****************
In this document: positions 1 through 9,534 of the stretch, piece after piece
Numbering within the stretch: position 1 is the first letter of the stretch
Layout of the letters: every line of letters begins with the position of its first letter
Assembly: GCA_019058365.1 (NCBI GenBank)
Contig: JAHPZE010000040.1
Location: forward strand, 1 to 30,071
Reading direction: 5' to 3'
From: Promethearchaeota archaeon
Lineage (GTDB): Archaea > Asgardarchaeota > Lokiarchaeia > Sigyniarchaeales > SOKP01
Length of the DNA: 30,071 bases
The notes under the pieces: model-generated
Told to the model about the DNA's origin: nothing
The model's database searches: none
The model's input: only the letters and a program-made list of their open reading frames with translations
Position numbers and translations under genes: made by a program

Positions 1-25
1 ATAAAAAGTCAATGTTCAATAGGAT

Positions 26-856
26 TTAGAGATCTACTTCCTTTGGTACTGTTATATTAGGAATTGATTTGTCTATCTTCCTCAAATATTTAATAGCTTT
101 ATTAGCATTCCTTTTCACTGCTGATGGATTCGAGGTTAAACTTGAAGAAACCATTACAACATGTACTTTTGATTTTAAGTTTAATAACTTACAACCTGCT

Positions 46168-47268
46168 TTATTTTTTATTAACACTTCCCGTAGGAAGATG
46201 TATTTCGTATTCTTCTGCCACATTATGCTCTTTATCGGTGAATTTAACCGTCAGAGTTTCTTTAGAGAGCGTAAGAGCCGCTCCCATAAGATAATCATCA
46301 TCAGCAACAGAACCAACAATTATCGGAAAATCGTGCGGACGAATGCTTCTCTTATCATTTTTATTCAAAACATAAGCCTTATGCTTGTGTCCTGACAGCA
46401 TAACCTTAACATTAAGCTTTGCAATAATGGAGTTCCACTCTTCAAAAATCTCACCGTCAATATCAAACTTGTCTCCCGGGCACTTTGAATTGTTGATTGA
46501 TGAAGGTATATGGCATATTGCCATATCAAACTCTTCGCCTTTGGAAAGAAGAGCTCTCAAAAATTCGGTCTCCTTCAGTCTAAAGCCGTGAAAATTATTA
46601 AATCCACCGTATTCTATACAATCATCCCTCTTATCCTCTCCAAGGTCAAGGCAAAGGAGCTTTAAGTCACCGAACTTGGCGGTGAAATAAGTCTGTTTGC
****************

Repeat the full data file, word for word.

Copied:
In this document: positions 1 through 9,534 of the stretch, piece after piece
Numbering within the stretch: position 1 is the first letter of the stretch
Layout of the letters: every line of letters begins with the position of its first letter
Assembly: GCA_019058365.1 (NCBI GenBank)
Contig: JAHPZE010000040.1
Location: forward strand, 1 to 30,071
Reading direction: 5' to 3'
From: Promethearchaeota archaeon
Lineage (GTDB): Archaea > Asgardarchaeota > Lokiarchaeia > Sigyniarchaeales > SOKP01
Length of the DNA: 30,071 bases
The notes under the pieces: model-generated
Told to the model about the DNA's origin: nothing
The model's database searches: none
The model's input: only the letters and a program-made list of their open reading frames with translations
Position numbers and translations under genes: made by a program

Positions 1-25
1 ATAAAAAGTCAATGTTCAATAGGAT

Positions 26-856
26 TTAGAGATCTACTTCCTTTGGTACTGTTATATTAGGAATTGATTTGTCTATCTTCCTCAAATATTTAATAGCTTT
101 ATTAGCATTCCTTTTCACTGCTGATGGATTCGAGGTTAAACTTGAAGAAACCATTACAACATGTACTTTTGATTTTAAGTTTAATAACTTACAACCTGCT

Positions 46168-47268
46168 TTATTTTTTATTAACACTTCCCGTAGGAAGATG
46201 TATTTCGTATTCTTCTGCCACATTATGCTCTTTATCGGTGAATTTAACCGTCAGAGTTTCTTTAGAGAGCGTAAGAGCCGCTCCCATAAGATAATCATCA
46301 TCAGCAACAGAACCAACAATTATCGGAAAATCGTGCGGACGAATGCTTCTCTTATCATTTTTATTCAAAACATAAGCCTTATGCTTGTGTCCTGACAGCA
46401 TAACCTTAACATTAAGCTTTGCAATAATGGAGTTCCACTCTTCAAAAATCTCACCGTCAATATCAAACTTGTCTCCCGGGCACTTTGAATTGTTGATTGA
46501 TGAAGGTATATGGCATATTGCCATATCAAACTCTTCGCCTTTGGAAAGAAGAGCTCTCAAAAATTCGGTCTCCTTCAGTCTAAAGCCGTGAAAATTATTA
46601 AATCCACCGTATTCTATACAATCATCCCTCTTATCCTCTCCAAGGTCAAGGCAAAGGAGCTTTAAGTCACCGAACTTGGCGGTGAAATAAGTCTGTTTGC